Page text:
Unlike speech and the written word, the dialogue the viewer has with an image is non linear and, as the dialogue is voluntary, it can be non existent. Engaging with an image, like everything else in life, improves with practice and is, largely, something that the viewer gives their self permission to do. It can be blocked entirely for all sorts of reasons, mood, environment, disinterest, boredom and sensory overload, as in a museum or gallery where there are too many items and too much information on display.

The oft used expression ‘the camera never lies’ is really a ludicrous statement as much as, ‘A bus never lies’ or ‘a can opener never lies’ would be. To even consider that a camera might or could lie is anthropomorphic nonsense, it’s just a machine. It is the person using the camera who takes meaningful images and as such, every picture represents the view of the photographer and an image can be very deceptive indeed.  Every picture has a context, be it a war zone, a rural landscape or a portrait and it is that visual context that has the first impact. The story then is about what the context is portraying and the story it contains and there is plenty of room for deception there, both in the photographers intent and the viewers interpretation of the photographers intent and of the image.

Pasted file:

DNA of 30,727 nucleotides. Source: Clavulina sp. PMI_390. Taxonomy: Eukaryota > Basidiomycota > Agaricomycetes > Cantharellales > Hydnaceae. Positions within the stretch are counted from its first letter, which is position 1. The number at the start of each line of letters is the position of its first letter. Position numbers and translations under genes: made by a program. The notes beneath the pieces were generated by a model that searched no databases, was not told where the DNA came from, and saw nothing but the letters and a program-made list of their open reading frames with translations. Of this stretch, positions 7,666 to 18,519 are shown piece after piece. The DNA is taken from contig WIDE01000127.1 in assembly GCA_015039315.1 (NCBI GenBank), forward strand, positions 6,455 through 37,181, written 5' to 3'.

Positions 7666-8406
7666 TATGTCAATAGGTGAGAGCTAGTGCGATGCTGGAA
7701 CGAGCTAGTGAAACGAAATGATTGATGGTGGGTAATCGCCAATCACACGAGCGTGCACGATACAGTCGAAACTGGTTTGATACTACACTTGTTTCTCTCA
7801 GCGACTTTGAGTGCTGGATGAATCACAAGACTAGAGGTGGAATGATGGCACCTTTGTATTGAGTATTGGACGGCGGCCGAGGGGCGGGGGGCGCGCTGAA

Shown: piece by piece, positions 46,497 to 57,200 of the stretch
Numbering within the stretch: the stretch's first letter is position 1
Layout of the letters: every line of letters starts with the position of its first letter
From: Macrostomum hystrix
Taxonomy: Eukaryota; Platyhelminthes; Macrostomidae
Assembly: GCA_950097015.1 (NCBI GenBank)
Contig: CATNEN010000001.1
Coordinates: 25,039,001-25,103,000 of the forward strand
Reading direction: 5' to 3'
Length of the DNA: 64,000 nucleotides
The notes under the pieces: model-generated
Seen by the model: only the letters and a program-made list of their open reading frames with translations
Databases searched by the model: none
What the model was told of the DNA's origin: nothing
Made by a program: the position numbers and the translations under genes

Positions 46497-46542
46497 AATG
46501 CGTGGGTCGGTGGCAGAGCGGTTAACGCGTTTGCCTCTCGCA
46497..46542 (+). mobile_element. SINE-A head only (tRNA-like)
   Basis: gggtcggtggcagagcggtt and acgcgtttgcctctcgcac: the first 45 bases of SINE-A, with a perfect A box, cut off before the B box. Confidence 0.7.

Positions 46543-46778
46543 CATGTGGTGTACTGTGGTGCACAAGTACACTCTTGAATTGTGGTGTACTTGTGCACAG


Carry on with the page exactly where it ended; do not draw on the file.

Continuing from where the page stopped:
Images, then, are fertile ground for the imagination and ones internal dialogue, the level of engagement with an image is decided by the viewer, even to none at all through simply browsing with ones mind pretty much switched off.  As a photographer and graphic artist the narrative of vision is everything to me and accounts for my life long love of visual imagery.  Whilst I can and do engage with others about the visual narrative I seldom include my own narrative with my work because I believe that is the viewers prerogative and I have no desire to control or influence that.

Where I do include words, they are usually added to the image for social, political or satirical reasons.

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